After watching The Rise of the Guardians last month I immediately got intrigued (as I often do) with the idea that some of the worlds most loved icons were real and guarding the children. That here is Santa Claus (also known as North), the Easter Bunny, the Tooth Fairy and the Sandman (aka Sandy) who are protecting the children and their hopes and dreams from the evil Bogeyman (aka Pitch Dark).
So when I realized (upon some research) that the Rise of the Guardians were based off of a series of children’s novels by the writer William Joyce, I eagerly found the audiobooks for the first two in the series and am looking forward to listening to the third and the fourth.
BOOK 1: NICHOLAS ST. NORTH and the Battle of the Nightmare King
According to the website:
Nick is a young toymaker who wants to play, have adventures, and practice a little magic. Everything changes when he meets Pitch, the Nightmare King, for the first time. Nick learns that he has to learn to use his wizardry to help those in trouble — and becomes one of the first Guardians.
Here we are introduced to a very young version of what we now know of as Santa Claus and how he came to be the first of a small handful of people to guard the children from Pitch Dark (aka the Bogeyman).
Many of the primary characters from the series thus far are introduced in this first in the series starting with the protagonists, to little Night Light, and the over arching antagonist… the Bogeyman!
Without giving away too much of the plot… it is interesting to see how Nicholas St North was “chosen” as it were to become a Guardian of sorts… He at first refutes it and tries to fight it, and over time finds that he has some latent powers within him that could aid the greater good… but with all things “with great power comes great responsibility” and North has had to learn that lesson over and over and over and over again.
Fortunately the children of the town believe in him and as thus gives him something to hope and want to care for and his friendship with a very special little girl proves to be more than he had originally anticipated and far more than he realized he needed.
This is very well written, and kept me intrigued with what was going to happen next… and considering that I haven’t exactly had time to truly listen to something whilst at work, to keep my attention span going was a feat indeed.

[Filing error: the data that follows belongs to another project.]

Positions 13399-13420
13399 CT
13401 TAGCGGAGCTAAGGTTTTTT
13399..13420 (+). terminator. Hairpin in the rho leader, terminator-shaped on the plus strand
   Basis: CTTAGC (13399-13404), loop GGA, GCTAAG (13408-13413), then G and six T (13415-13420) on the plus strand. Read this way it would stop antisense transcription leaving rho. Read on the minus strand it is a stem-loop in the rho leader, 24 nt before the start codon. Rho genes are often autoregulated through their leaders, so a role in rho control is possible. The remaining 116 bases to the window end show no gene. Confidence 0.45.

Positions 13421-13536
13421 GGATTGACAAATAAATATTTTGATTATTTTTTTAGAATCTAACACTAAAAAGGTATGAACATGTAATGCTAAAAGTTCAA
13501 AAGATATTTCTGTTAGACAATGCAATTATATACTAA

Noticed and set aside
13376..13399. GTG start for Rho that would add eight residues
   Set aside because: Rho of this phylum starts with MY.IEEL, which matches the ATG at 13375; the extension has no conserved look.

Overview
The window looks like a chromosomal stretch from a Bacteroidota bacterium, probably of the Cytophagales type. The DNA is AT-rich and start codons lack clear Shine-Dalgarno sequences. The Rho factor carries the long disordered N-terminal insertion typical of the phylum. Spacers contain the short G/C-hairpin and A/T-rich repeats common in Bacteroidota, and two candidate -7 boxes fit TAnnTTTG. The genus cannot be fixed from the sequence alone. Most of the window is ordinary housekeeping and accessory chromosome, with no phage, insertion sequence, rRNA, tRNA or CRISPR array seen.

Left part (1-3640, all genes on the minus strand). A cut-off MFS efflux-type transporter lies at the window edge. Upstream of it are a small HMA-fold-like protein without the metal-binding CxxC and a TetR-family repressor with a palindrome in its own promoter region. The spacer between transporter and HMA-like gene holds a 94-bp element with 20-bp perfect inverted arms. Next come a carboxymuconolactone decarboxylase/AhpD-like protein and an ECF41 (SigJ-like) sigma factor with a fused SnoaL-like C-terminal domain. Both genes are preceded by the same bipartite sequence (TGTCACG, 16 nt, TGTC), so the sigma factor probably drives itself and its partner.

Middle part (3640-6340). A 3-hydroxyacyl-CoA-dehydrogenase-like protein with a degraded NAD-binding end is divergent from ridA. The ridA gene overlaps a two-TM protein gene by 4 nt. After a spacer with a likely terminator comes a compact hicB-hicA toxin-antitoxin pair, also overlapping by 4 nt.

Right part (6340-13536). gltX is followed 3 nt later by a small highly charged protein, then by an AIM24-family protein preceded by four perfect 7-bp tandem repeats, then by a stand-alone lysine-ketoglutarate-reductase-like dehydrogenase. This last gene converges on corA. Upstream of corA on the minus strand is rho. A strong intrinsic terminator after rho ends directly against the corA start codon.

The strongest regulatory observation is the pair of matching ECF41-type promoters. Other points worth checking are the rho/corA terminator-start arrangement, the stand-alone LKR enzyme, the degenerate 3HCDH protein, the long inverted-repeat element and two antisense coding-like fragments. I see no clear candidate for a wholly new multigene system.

For a children’s novel / short story… this is definitely something that I would watch my children to read… because it dives into a world and legend that a handful of fantasy-esque writers have done before and done respectably and well.
E. ASTER BUNNYMUND and the Warrior Eggs at the Earth’s Core
A mythological Pooka who travels the galaxy, E. Aster Bunnymund specializes in making delicious chocolates — and battling evil. Part sorcerer, part ninja, and completely brilliant, Bunnymund is hard to find but well worth the search.
The second in series deals with the ever elusive Easter Bunny! Who happens to reside in Easter Island! (Yeah, I know… great surprise isn’t it?) But the Easter Bunny – or E. Aster Bunnymund has he calls himself – is the last of his race / species and as thus has no intentions in joining the effort to banish Pitch Black forever.
However, the irony with Bunnymund, is that he is more than willing to interfere with time and the pursuits of others if it strongly affects the largely picture in hand. But for the most part Bunnymund prefers to keep himself to himself.
When comparing him to the E Aster Bunnymund from the movie… I have to admit that I am curious as to how someone who appears to be a rather old monk-ish type figure could become this hair-raising super powerful, fight-happy bunny? Well you kind of have to read the final few chapters to find out… and does he ever make an appearance to as why he is the kind of bunny you really don’t want to mess with.
As expected the antagonist is Pitch Black and he has his sights sets on turning “Night Light” into his dark prince and young Catherine (from the first novel) into his dark princess… which naturally riles up Nicholas St North and puts him into overprotective brother mode (anyone that has older brother-like figures should know what I mean).
With a relatively strong first book, it is natural to deviate a little in the second book, however there are so many over-arching key points that I slowly finding myself thinking that perhaps I should go back to the first to re-read to get them all
William Joyce has created (or recreated in some ways) a mythology, a legend based entirely on the iconic figures that all children have grown up to know and love but not know their backstories too (well at least for me) and quite honestly… I do hope he continue down the spectrum in due time and not end with the Tooth Fairy and the Sandman… because that would just be disappointing.